Katy and Eric

These jerks finally got hitched!


Why wasn’t Citizen Kane one of the featured movies at the wedding? Same reason Elvis was left off of the album cover for Sgt. Pepper’s Lonely Hearts Club Band.

“Elvis was too important and too far above the rest even to mention.” -Paul McCartney

Every movie you have seen since 1942 has Kane’s DNA in it. Every scene in Citizen Kane had something new – not because Welles wanted to innovate, but because it simply didn’t occur to him to not do those things. And that’s one of the many reasons it’s so great.

I’ll bet a day hasn’t gone by where I haven’t thought about that movie. Better writers have written tens of thousands of words over the decades about its power and influence. In fact, Roger Ebert himself had a lot to say about it. Give it a read.

Welles at his best was a magician and a trickster, both playful and heart-wrenchingly profound. He didn’t just buck against authority, he openly detested it. Kane hit too close to home for some very powerful people, and the rest of his career was dogged by that perceived transgression. His last film, The Other Side of the Wind, wasn’t even finished until more than 30 years after his death. Like Kane, it opens with the death of its protagonist. And like Kane, it’s a question with no single answer.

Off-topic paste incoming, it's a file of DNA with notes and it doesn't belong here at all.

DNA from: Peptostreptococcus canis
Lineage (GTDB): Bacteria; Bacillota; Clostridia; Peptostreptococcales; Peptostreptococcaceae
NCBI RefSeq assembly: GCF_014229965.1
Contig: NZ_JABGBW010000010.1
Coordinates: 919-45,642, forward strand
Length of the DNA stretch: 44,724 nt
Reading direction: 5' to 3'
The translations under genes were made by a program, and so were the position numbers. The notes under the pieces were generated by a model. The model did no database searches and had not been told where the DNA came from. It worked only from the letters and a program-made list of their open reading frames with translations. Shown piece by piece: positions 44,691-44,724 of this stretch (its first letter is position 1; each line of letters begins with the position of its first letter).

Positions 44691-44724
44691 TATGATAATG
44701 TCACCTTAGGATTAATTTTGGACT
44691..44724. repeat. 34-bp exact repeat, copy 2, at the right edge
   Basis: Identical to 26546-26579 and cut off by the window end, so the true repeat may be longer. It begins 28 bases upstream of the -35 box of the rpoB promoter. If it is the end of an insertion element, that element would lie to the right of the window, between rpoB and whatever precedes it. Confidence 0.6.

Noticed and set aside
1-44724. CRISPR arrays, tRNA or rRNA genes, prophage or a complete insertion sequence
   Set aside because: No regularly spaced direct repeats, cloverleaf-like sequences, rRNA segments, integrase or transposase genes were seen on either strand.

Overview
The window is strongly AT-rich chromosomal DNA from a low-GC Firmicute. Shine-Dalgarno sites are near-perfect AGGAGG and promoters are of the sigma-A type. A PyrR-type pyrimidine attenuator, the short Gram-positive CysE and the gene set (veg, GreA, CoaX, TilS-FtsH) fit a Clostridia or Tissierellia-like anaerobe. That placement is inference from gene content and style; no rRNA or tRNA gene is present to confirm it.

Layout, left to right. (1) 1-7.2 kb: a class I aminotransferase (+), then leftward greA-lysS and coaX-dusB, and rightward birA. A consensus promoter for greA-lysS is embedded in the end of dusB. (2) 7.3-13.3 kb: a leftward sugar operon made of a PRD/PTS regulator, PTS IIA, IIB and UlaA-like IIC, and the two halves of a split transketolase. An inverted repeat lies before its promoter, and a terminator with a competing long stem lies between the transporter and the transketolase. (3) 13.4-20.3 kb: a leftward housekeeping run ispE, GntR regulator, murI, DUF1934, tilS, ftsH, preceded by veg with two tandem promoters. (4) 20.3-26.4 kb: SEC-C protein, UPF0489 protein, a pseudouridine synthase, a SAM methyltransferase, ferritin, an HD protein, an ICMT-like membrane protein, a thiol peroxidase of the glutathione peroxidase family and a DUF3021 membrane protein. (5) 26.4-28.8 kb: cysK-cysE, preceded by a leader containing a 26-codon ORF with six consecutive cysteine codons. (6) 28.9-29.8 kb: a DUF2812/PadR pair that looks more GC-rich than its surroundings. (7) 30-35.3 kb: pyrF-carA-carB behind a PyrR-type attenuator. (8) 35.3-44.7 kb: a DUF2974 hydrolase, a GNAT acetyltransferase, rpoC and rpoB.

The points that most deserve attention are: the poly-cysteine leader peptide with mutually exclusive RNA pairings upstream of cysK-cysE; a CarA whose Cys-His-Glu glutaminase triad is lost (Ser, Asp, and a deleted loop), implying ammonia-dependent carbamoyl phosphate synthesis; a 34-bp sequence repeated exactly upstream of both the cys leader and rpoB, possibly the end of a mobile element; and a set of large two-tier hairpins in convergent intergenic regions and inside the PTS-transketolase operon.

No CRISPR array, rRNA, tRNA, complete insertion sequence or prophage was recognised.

Another question with no single answer is “What is another Orson Welles movie you’d recommend?” I’ll keep it at three:

The aforementioned The Other Side of the Wind (which I recommend watching with its companion piece, the documentary “They’ll love me when I’m Dead”)

F For Fake – A confounding, nigh-impenetrable piece that is at once a documentary about trickery and a deft trick in itself.

Touch of Evil – Welles doing Noir. The opening shot alone is the stuff of legend.